To a child a crisis is a crisis is a crisis. It makes no difference the cause of the crisis or what the crisis is. To a child it becomes a world turned upside down where everything feels unsafe, out of control and confusing. What does make a difference is the reaction, interaction, care and attention of the adults surrounding the child.
When the trauma is very large, like natural disaster, a school shooting or other events that get national attention on TV expect the impact to be widespread and long lasting.
We have heard for years that children are resilient, “Oh your kids will get over it. Children are resilient.” What we now know through research is that children are resilient when they have a support system surrounding them. When that support system can’t be the family or extended family, the church family needs to be available. This is true for the death of a loved one, for the divorcing family and for exposure to tragic events in the community or nationally.
Children’s emotional reaction to a crisis depends on their developmental level and on their experience with the people involved. Here are a few universal reactions:
- Increased demands for attention
- Scared fearful/anxious
- Clingy, overly dependent on the adults around them
- Attempt to order world
- Crying, withdrawal
- Regression (Baby talk, toileting, need to sleep with toys or blankets given up long ago)
- Quietness or lack of emotion
- Complaint of pain (They may hurt physically with stomach aches; headaches, etc.)
- Difficulty in concentration/focus
For grieving children, they will take breaks from the grieving process. That’s why you see little children running and playing at the gravesite after a funeral. Children are children and they have a need to play and make things feel normal.
Here are some tips for parents when there is a community tragedy in local areas or nationally.
- Do not talk to other adults about the tragedy in front of your children. Children don’t understand speculation.
- Try to keep yourself calm. Kids WILL pick up on your anxieties. Children need to know and feel they are safe.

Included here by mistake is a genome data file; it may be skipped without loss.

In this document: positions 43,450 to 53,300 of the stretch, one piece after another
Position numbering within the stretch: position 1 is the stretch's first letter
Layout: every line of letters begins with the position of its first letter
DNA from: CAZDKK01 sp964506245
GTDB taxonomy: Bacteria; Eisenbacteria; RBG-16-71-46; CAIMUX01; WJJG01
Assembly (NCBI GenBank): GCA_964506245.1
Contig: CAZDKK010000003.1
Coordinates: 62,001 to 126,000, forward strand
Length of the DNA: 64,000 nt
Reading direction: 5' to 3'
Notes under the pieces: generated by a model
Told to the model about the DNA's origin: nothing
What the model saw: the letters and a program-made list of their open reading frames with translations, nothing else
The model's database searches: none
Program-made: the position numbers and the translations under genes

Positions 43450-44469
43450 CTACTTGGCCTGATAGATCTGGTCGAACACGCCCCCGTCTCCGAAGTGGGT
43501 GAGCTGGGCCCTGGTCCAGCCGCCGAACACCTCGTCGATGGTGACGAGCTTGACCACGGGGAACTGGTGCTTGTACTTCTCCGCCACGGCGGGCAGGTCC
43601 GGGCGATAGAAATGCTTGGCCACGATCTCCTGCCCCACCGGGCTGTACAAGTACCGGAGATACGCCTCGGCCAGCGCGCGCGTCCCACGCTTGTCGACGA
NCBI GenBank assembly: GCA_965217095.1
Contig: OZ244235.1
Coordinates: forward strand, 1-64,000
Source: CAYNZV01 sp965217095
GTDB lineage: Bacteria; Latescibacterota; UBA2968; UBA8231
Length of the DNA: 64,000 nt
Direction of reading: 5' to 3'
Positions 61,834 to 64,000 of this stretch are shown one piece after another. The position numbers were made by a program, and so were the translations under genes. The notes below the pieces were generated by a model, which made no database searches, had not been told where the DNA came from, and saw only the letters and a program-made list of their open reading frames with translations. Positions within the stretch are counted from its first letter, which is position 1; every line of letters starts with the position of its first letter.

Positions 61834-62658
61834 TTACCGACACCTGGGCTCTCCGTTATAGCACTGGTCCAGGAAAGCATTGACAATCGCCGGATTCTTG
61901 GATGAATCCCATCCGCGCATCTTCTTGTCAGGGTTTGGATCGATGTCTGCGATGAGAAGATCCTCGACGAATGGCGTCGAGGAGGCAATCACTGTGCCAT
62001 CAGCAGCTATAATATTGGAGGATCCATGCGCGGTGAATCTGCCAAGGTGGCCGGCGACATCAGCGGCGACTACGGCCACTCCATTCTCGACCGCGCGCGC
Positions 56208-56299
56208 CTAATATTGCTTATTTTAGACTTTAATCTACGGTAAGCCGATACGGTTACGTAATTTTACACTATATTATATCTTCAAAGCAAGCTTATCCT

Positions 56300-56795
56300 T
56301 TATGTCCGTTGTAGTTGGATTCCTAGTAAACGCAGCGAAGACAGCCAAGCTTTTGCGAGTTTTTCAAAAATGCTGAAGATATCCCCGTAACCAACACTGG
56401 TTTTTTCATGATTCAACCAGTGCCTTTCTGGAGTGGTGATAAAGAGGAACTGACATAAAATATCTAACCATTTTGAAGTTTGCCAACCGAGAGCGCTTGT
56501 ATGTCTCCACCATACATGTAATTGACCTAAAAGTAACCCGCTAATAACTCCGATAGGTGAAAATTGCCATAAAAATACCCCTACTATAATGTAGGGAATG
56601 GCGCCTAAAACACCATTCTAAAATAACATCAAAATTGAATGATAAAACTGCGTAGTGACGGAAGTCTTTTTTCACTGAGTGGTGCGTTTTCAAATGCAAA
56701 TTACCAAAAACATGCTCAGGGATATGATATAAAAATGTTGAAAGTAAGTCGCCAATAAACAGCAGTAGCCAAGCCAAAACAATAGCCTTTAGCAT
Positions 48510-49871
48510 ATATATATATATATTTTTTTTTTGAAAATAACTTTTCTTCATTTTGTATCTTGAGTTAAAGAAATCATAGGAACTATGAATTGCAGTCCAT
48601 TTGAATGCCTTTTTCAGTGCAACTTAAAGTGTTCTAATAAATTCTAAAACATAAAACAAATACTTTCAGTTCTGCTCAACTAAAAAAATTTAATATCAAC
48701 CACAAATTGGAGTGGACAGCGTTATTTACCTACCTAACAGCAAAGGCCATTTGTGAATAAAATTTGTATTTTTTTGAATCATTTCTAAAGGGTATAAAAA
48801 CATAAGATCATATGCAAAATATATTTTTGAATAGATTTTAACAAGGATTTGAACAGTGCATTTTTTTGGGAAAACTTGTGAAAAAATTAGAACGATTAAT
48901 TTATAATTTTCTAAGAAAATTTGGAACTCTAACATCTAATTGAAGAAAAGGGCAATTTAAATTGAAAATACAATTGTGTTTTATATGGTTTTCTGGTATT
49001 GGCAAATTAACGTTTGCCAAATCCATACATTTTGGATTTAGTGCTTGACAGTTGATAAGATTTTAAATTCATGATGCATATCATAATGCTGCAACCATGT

- Parents please do not hug your child fiercely every time you see them. They may not fully comprehend all that has happened; however, they will pick up on your fretfulness.
- At a calm moment sit down with your children and ask them what they know about the event. Ask them what they want to know. Explain things in as calm a voice as you can.
- Don’t lie to your children. When they ask you why this happened, tell them you don’t know. If they ask why God would allow this to happen, tell them God did not want this to happen and He wants them to be safe. Sometimes bad people do bad things.
- Ask your children to pray with you for the families who were hurt or died (depending on the age of your child). Continue to pray for people involved in the event for the next few days and weeks.
- Pull your children up on your lap and tell your children they are safe. You can only guarantee your child’s safety in the moment and for now that is what they need.
- Allow children to play through various situations. Even 9, 10 and 11 year old kids will pull out the army men and other characters and play through their stress and fears. Stay on the sidelines, listen and observe. Just let them play through without interruptions. Bath time is another time kids will play through frustrations.
- Encourage your children to talk.
- Lastly turn off the TV. I can’t say this loud enough TURN OFF THE TV. Younger children can’t tell the difference in reality and non-reality.
By Linda Ranson Jacobs